Washington-: The former Pakistan Ambassador to the United States, Husain Haqqani opened the two-day deliberative conference titled ‘Pakistan After the Elections’ here and remarked that terrorism and international isolation are the real threats to Pakistan, however the country’s authorities refuse to recognise them.
Haqqani, while holding a discussion on ‘ways of ensuring greater support for pluralist ideas, human rights, and democracy in Pakistan,’ noted that dissent is not a real threat to Pakistan and highlighted that the authorities in Islamabad are failing to recognise the reality, reported The News International.
Asserting that the heavy-handed suppression of diverse views in Pakistan would not end the country’s economic crisis, Haqqani stated that this would also negate Islamabad’s purpose of projecting a positive image for the country.
“The best way to have a positive image is to build a positive reality, one that is free of the taint of terrorism, external dependence, and lack of democracy,” he said.
The United States Congressman and Chairman Emeritus of the Asia subcommittee of the House Committee on Foreign Affairs Brad Sherman is also scheduled to address the conference.
The conference is the third organised by the South Asians Against Terrorism and for Human Rights (SAATH), a grouping of pro-democracy Pakistanis co-hosted by Haqqani and US-based columnist Mohammad Taqi.
The SAATH congregations were earlier held in London in 2016 and 2017. The organiser said that this year the conference was toned down as a few of the forum’s Pakistani participants were “barred or intimidated by authorities from participating.”
The News International reported that a few days ago, Pashtun Tahaffuz Movement (PTM) member of the National Assembly, Mohsin Dawar, was detained at Peshawar airport as he was leaving Pakistan.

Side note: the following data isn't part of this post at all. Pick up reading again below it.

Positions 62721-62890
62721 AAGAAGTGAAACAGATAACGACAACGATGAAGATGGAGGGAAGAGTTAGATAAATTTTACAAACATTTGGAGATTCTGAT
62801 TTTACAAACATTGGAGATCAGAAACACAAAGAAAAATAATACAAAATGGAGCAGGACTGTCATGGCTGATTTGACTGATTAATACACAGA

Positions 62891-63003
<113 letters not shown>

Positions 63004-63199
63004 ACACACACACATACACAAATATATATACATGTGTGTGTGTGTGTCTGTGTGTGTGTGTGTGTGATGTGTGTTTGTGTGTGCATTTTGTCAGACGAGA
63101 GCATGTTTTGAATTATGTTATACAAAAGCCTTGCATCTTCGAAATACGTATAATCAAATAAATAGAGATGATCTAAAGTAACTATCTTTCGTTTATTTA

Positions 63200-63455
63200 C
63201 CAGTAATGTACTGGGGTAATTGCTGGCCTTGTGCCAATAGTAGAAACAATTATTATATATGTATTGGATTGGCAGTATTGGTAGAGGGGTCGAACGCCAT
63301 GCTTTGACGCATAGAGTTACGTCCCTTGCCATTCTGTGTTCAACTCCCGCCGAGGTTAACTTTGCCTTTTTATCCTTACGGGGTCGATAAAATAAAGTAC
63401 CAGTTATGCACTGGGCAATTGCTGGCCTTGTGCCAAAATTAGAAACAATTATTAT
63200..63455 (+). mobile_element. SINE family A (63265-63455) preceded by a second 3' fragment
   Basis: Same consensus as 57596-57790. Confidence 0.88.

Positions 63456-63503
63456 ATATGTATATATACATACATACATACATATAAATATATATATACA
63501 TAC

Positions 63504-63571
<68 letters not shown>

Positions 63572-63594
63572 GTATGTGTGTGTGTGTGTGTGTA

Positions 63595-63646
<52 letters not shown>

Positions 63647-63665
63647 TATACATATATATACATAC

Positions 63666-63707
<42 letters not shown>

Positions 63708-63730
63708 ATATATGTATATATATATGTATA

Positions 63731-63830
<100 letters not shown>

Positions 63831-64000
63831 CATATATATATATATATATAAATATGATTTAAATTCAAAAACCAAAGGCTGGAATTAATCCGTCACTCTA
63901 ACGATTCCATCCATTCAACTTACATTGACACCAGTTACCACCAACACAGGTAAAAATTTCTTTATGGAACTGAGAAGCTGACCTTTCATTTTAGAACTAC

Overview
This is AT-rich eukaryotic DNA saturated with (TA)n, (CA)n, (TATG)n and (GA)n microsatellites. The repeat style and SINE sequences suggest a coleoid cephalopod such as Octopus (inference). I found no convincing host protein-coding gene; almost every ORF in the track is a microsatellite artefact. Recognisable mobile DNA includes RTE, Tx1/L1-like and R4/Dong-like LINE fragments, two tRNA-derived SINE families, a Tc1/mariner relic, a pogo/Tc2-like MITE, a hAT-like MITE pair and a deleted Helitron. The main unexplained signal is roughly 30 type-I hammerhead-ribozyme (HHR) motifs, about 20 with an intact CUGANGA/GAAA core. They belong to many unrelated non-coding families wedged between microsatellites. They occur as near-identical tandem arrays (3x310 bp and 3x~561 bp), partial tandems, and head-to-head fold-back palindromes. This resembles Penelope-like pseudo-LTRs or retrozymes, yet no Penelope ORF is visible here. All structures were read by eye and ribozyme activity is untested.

Dawar told the organisers that the Pakistan Government had unconstitutionally barred him from attending the gathering.
Issuing a press statement, SAATH stated that Imran Khan’s government is viewed as an authoritarian rule by the pro-democracy Pakistanis, including liberals and Baloch, Sindhi, Pashtun, Seraiki and Muhajir nationalists.
“In our discussions, we hope to address questions such as where Pakistan stands in the aftermath of the 2018 elections, what are the consequences to Pakistan of mainstreaming terrorists and terror groups, and how might the weakening voices for reform and a liberal vision be strengthened,” read the statement.
Taqi also reiterated that the freedom-loving Pakistanis needed to join hands “to create space for intellectual and political discourse.”
Highlighting that the Pakistani press is bound in shackled, Taqi observed that the electronic media is being coerced into submission, journalists are being hounded, and the political parties have been tamed into submission.
Resistance would continue against the authoritarian rule, stated Taqi.